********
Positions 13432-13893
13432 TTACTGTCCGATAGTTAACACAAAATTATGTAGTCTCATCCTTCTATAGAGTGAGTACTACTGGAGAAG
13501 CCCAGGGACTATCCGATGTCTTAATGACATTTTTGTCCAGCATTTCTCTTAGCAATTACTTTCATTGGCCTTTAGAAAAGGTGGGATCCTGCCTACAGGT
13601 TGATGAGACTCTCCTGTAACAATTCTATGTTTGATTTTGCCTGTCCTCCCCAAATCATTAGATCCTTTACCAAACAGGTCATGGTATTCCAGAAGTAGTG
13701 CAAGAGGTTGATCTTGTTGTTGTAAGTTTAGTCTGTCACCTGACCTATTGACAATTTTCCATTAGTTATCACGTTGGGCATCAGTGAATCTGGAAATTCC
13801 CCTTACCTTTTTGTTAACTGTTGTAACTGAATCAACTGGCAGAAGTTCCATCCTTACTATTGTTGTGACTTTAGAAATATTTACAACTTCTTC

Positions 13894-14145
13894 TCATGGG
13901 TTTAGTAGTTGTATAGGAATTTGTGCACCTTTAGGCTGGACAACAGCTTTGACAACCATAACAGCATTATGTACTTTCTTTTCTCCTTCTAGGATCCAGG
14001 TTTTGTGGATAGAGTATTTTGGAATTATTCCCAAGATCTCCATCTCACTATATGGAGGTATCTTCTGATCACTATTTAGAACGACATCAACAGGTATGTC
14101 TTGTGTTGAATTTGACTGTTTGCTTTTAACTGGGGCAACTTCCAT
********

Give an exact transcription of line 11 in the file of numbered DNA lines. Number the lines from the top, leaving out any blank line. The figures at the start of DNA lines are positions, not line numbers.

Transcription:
14101 TTGTGTTGAATTTGACTGTTTGCTTTTAACTGGGGCAACTTCCAT